I’m interested in figuring out how to do a live spectral sustain for a potential future project. I know that I can sustain a sound indefinitely with
Warp1 (non-spectral) and with
PV_BinDelay seems to allocate a buffer for the sustain, and all I’m interested in doing is freezing a particular moment in time. For that, I would only need one frame of FFT data.
My idea is to use
PV_RecordBuf to record spectral data into a buffer, then
PV_PlayBuf to play it back on a loop. Is this the best approach, or is there a better alternative?
I do this quite a bit - I will (for a piece where I want to capture then stretch a sound) allocated a buffer for audio (for Warp1) and spectral info of the same size - then I use the same pointer for Warp1 and PV_BufRd to playback the sustained portion.
However - freezing a pointer at one space sounds very fake very quickly! So, what I often do is add some random jitter for the playback point. I usually take my pointer value and then add an LFNoise2 to it with a small random amount of variance. This means Warp1 and PV_BufRd are playing back a little before or after the actual playback point. It gives just enough variance to keep it sounding like a performer actually sustaining forever, and not a computer.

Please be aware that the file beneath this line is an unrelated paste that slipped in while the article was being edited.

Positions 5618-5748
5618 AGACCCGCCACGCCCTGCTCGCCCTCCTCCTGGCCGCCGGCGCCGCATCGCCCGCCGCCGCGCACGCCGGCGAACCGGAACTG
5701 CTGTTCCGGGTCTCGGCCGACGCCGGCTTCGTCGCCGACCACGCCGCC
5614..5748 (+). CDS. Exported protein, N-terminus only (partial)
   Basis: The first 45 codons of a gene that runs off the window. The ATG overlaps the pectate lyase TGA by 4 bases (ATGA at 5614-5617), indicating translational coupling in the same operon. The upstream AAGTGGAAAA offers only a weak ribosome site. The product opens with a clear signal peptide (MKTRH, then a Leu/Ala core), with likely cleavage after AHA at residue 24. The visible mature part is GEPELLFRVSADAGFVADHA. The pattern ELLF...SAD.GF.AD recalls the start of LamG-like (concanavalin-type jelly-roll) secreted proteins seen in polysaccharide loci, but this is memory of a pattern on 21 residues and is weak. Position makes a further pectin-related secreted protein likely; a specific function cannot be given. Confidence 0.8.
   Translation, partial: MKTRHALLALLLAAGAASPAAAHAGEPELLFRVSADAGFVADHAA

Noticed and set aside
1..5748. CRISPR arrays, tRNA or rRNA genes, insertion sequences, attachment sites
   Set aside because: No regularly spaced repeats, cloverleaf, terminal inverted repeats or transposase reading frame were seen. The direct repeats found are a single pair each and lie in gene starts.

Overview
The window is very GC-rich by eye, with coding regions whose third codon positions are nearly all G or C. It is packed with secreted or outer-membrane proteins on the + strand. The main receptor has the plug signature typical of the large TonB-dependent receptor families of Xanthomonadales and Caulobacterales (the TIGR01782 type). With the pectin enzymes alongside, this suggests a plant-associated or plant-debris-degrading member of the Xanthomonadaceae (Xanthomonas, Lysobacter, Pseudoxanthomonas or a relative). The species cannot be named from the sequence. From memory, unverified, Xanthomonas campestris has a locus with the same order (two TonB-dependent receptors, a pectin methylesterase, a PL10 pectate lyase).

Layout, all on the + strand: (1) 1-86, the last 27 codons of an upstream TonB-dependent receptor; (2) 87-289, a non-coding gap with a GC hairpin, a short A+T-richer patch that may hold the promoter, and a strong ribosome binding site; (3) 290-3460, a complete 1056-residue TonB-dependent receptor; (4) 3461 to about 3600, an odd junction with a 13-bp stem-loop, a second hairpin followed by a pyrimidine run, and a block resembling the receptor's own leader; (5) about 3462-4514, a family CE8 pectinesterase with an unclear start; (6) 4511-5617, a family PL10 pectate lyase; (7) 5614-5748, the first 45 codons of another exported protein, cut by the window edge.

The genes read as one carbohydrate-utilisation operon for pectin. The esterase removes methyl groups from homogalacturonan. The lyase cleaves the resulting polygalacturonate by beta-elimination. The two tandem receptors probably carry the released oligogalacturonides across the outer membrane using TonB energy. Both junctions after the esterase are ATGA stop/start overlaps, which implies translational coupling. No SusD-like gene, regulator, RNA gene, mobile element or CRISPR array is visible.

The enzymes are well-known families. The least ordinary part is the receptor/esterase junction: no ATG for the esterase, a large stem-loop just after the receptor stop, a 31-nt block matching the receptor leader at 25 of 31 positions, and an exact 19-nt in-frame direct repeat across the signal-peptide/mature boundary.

I’m a bit confused. So you have an audio buffer and a FFT buffer. You’re recording audio from the performer into the audio buffer, while also running it through the FFT and PV_RecordBuf, so that at the end you have both a buffer of the audio and a corresponding FFT buffer? Why do you then need both Warp1 and PV_BufRd?
I have found when a granular and FFT based stretch are mixed, they tend to cancel out the artifacts of both. When the signal is noisier, the Warp1 time stretch hides the sinusoidal funkiness, and when the sound is more stable, the FFT helps mask some of the granular windowing.
(and as a side note - this is also why the pointer arguments for these ugens all work between 0 and 1 - a little selfish, possibly, but it meant it was easier for me to combine them to work together!)
Ah, that makes sense. Thanks!